US20130145004A1 - Provisioning using presence detection - Google Patents

Provisioning using presence detection Download PDF

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US20130145004A1
US20130145004A1 US13311410 US201113311410A US2013145004A1 US 20130145004 A1 US20130145004 A1 US 20130145004A1 US 13311410 US13311410 US 13311410 US 201113311410 A US201113311410 A US 201113311410A US 2013145004 A1 US2013145004 A1 US 2013145004A1
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computer
user presence
indicia
server
provisioning
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US13311410
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David B. Kumhyr
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International Business Machines Corp
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International Business Machines Corp
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    • GPHYSICS
    • G06COMPUTING; CALCULATING; COUNTING
    • G06FELECTRIC DIGITAL DATA PROCESSING
    • G06F8/00Arrangements for software engineering
    • G06F8/60Software deployment
    • G06F8/65Updates

Abstract

Methods, systems, and computer program products may provision a software application on a computer in a computer system. A software provisioning method may include receiving by a server on a computer system information for provisioning a software application on a computer on the computer system, obtaining by the server one or more indicia of user presence for the computer, determining by the server a time interval for provisioning the computer based upon the obtained indicia of user presence, and provisioning the computer by the server during the determined time interval.

Description

    BACKGROUND
  • The present invention relates generally to software application provisioning on a computer in a computer system, and more specifically, to determining a time interval for provisioning software applications on the computer based upon indicia of user presence.
  • Provisioning refers to the process of preparing and equipping a computer system to allow it to provide new services to its users, or to maintain the ability of the computer system to provide existing services to its users. Provisioning of a networked computer system may include aspects of user administration, such as user identity management.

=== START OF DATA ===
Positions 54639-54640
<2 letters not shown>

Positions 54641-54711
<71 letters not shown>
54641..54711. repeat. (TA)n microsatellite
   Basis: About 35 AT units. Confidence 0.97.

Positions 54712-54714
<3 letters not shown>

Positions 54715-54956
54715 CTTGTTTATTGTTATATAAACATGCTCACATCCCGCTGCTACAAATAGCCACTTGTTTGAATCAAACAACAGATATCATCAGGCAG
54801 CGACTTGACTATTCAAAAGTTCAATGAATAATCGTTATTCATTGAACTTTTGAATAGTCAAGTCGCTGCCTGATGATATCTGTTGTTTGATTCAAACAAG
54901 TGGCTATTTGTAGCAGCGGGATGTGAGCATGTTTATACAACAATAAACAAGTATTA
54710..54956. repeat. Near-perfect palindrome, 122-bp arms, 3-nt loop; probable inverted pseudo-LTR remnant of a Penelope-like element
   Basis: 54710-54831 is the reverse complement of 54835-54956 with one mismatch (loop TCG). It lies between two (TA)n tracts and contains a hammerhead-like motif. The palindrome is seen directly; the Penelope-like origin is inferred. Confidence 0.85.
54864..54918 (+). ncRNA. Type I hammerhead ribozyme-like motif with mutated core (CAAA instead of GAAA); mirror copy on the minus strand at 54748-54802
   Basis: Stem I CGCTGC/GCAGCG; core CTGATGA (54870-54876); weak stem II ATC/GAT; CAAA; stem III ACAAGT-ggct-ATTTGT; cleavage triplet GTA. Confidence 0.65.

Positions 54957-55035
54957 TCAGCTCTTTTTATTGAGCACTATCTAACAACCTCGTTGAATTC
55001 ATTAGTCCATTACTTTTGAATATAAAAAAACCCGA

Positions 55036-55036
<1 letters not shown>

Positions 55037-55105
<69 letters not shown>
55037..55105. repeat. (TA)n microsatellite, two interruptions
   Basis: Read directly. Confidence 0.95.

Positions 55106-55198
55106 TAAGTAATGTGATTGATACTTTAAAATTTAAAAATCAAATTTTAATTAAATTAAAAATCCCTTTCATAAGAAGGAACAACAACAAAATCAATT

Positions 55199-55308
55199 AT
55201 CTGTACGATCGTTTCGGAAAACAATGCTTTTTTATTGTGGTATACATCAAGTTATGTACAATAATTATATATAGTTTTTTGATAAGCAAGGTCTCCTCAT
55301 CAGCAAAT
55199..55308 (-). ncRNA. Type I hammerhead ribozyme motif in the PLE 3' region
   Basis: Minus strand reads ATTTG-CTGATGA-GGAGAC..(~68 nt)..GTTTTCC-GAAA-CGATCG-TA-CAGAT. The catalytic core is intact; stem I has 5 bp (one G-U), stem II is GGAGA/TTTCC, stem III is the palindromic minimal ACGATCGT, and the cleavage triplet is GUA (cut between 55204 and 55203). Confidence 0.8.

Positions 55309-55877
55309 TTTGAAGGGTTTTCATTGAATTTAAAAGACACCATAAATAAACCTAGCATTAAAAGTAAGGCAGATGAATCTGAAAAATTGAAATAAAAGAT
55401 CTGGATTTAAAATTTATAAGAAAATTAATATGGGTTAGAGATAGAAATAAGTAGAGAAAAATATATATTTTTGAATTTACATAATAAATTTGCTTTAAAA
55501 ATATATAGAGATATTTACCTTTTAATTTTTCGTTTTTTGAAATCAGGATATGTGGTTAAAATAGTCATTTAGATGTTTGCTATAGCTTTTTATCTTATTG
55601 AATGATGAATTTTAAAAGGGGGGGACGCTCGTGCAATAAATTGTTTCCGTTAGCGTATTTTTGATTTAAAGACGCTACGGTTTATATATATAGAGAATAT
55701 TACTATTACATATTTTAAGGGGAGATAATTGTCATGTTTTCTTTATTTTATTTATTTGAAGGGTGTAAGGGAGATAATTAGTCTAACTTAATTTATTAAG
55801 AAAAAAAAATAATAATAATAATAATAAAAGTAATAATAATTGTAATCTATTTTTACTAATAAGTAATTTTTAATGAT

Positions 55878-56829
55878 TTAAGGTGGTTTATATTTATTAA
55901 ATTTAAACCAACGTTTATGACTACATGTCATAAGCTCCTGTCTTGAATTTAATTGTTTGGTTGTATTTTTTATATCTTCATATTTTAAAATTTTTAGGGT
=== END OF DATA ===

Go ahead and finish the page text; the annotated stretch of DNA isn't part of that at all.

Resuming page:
• User provisioning may also include any of a variety of additional processes, including administering, installing, and/or updating software applications, electronic mail, database access, or network or mainframe access, among others.
  • Provisioning either through the use of entire images or for partial application loading and/or patching can be a common occurrence during the course of normal operations in a variety of industries. The action of provisioning an individual computer may consume a portion of that computer's processing capability, available memory, or available network bandwidth.
  • BRIEF SUMMARY
  • According to one embodiment of the present invention, a software provisioning method may include receiving by a server on a computer system information for provisioning a software application on a computer on the computer system, obtaining by the server one or more indicia of user presence for the computer, determining by the server a time interval for provisioning the computer based upon the obtained indicia of user presence, and provisioning the computer by the server during the determined time interval.
  • In another embodiment of the present invention, a computer system may include a server, and a program comprising a plurality of instructions stored in a memory storage device and executable by the server to receive information for provisioning a software application on a computer on the computer system, to obtain one or more indicia of user presence for the computer, to determine a time interval for provisioning the computer based upon the obtained indicia of user presence, and to provision the computer during the determined time interval.
  • In yet another embodiment of the present invention, a computer program product for provisioning a computer system may include a plurality of computer-executable instructions stored on a computer-readable medium, where the instructions are executable by a server to receive information for provisioning a software application on a computer on the computer system, to obtain one or more indicia of user presence for the computer, to determine by the server a time interval for provisioning the computer based upon the obtained indicia of user presence, and to provision the computer by the server during the determined time interval.
  • BRIEF DESCRIPTION OF THE SEVERAL VIEWS OF THE DRAWINGS
  • FIG. 1 is a flowchart depicting a method of provisioning a computer according to an embodiment of the present invention.
  • FIG. 2 is a pictorial representation of an example of a computer system in which illustrative embodiments may be implemented.